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American Masala: 125 New Classics from My Home Kitchen Hardcover – October 2, 2007


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Product Details

  • Hardcover: 272 pages
  • Publisher: Clarkson Potter; 1ST edition (October 2, 2007)
  • Language: English
  • ISBN-10: 030734150X
  • ISBN-13: 978-0307341501
  • Product Dimensions: 10.2 x 7.8 x 0.9 inches
  • Shipping Weight: 2.4 pounds
  • Average Customer Review: 4.4 out of 5 stars  See all reviews (29 customer reviews)
  • Amazon Best Sellers Rank: #397,947 in Books (See Top 100 in Books)

Editorial Reviews

Amazon.com Review

Suvir Saran's first book, Indian Home Cooking, offered a you-can-make-it take on one of the world's great cuisines, whose many spice blends, or masalas, can daunt Western cooks. In American Masala, Suvir offers 125 similarly approachable recipes that bring the many-layered flavors of Indian cooking to more familiar dishes, yielding, for example, Crab and Salmon Cakes with Spicy Cilantro Aïoli, Indian-Spiced Meatballs with Tomato-Chile Sauce, and Tamarind Roost Turkey with Corn Bread-Jalapeño Stuffing. More traditional Indian dishes, like Sweet Potato Chaat and Lamb Seekh Kebabs, are also included, as are sweets, such as Pistachio-and-Cardamom Pound Cake with Lemon Icing and Pavlova with Spiced Berries and Cointreau Cream.

Saran, a warm, food-loving presence, also offers autobiographical notes that further domesticate his recipes. With color photos and good info on ingredients and techniques, American Masala can help cooks add excitement to everyday and party-giving menus alike. --Arthur Boehm

From Publishers Weekly

Although the recipes in Saran's aptly titled second cookbook share no unifying principle apart from their deliciousness—whoever heard of Macaroni and Cheese keeping company with Mushroom and Rice Biryani Casserole?—they complement one another in a mysterious way. Such eclecticism reflects how Saran, chef and co-owner of Dévi in New York City, cooks for his family and enormous circle of Tupperware-toting friends. Unlike many other chefs' signature dishes, which originate in a restaurant kitchen, Saran's most inspired creations begin at home. When this cooking-without-borders approach succeeds, as it mostly does, the results taste like wild siblings of the original: bolder, stronger, deeper. Seasonings for a delicious variation on harira, a traditional Moroccan soup, include Aleppo pepper and garam masala; a buttermilk brine for fried chicken is flavored with ginger, coriander and cayenne. Indian dishes like Mashed Potatoes with Mustard Oil, Cilantro and Onions and Bombay-Style Whole Snapper, in which the fish is rubbed with a spice paste before roasting, particularly stand out for their elegance and ease of preparation. 60 color photos not seen by PW. (Oct.)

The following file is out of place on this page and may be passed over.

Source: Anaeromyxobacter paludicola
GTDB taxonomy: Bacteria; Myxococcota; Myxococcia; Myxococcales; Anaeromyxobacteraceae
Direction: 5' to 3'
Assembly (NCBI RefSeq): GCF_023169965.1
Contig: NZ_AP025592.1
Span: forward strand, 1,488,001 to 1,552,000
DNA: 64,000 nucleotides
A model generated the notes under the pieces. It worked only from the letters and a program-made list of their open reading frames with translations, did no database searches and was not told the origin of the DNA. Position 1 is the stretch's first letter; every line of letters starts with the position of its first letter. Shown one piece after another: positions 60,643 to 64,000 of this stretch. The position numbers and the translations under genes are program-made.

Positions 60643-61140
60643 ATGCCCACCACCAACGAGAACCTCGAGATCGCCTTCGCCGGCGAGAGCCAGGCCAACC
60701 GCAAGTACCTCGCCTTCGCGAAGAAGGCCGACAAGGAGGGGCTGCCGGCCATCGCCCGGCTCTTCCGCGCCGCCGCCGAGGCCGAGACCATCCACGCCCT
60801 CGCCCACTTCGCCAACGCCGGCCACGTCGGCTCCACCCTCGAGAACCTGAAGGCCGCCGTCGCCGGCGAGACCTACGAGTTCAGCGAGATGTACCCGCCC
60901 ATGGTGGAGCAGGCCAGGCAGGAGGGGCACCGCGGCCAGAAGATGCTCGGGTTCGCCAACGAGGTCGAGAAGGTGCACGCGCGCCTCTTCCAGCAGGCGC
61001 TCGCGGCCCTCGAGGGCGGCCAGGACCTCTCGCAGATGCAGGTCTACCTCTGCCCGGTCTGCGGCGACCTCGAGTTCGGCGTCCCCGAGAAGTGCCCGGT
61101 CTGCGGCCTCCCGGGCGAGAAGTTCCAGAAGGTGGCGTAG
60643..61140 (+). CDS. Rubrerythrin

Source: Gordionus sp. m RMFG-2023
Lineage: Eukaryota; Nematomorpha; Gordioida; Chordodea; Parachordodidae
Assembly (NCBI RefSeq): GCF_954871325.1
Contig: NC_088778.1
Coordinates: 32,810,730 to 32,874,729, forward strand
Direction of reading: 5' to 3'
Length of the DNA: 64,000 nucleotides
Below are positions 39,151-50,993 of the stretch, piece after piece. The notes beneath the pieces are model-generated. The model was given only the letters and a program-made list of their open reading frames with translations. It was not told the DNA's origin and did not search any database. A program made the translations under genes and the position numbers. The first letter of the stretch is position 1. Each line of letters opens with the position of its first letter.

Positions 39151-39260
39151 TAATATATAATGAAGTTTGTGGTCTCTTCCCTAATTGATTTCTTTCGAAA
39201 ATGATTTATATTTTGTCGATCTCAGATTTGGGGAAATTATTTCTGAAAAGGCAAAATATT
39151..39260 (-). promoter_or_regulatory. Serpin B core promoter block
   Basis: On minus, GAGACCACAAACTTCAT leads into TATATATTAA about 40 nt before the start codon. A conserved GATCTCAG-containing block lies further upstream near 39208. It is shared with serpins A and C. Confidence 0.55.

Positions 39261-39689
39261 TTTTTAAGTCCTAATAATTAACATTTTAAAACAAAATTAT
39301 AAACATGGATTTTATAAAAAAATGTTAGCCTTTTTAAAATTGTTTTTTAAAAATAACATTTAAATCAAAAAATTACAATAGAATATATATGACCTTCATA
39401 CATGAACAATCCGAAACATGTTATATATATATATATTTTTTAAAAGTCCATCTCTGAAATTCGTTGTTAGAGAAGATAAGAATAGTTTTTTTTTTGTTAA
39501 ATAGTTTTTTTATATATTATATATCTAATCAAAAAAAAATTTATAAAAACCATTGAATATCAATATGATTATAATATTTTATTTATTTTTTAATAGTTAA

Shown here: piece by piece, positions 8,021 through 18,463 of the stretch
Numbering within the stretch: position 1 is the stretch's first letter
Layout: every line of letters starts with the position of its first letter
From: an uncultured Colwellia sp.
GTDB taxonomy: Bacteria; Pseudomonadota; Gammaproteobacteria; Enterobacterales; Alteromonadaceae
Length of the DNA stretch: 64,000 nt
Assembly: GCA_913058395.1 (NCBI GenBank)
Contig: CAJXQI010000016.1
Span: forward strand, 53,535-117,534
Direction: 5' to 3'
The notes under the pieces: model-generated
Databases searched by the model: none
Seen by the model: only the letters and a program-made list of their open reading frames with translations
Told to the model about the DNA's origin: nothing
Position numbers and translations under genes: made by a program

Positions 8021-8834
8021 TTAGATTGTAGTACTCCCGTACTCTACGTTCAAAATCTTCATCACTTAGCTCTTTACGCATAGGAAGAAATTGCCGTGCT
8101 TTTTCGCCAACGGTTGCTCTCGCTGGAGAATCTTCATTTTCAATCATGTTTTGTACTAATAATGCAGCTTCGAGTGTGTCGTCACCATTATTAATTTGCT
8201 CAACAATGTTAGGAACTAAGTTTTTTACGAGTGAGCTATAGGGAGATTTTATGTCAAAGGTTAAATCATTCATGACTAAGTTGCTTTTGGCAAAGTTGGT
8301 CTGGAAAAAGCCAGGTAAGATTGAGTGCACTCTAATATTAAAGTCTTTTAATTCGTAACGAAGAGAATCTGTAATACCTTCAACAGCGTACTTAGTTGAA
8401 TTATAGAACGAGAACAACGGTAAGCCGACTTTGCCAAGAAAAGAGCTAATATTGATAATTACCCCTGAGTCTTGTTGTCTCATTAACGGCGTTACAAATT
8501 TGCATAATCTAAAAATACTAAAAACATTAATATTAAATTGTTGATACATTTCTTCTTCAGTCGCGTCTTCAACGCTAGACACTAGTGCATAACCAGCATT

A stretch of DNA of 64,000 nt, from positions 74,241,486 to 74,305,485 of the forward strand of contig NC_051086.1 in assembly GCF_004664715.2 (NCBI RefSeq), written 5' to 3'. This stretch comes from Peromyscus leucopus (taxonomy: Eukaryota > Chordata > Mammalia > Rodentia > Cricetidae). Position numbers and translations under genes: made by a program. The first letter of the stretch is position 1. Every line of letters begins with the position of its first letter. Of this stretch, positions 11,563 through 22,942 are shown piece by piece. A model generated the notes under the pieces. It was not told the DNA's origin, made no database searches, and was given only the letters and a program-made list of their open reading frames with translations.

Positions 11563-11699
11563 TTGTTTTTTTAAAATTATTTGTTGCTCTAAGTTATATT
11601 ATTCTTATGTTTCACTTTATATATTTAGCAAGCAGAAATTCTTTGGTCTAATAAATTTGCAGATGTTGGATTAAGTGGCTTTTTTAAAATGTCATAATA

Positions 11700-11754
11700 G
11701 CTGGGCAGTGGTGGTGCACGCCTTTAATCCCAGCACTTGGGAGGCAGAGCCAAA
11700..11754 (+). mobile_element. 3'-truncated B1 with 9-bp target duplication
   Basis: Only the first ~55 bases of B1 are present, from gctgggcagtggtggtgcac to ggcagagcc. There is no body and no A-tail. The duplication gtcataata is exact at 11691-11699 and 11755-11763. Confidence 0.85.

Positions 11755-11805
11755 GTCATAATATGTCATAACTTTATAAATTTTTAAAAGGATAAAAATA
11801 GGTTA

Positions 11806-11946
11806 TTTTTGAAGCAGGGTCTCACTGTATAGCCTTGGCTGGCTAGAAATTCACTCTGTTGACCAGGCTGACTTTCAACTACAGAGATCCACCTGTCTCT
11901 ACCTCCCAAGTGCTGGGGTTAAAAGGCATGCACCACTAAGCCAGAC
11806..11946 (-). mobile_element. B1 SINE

Copyright © Reed Business Information, a division of Reed Elsevier Inc. All rights reserved.

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Customer Reviews

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The goan shrimp curry is particularly good.
S. Coldsmith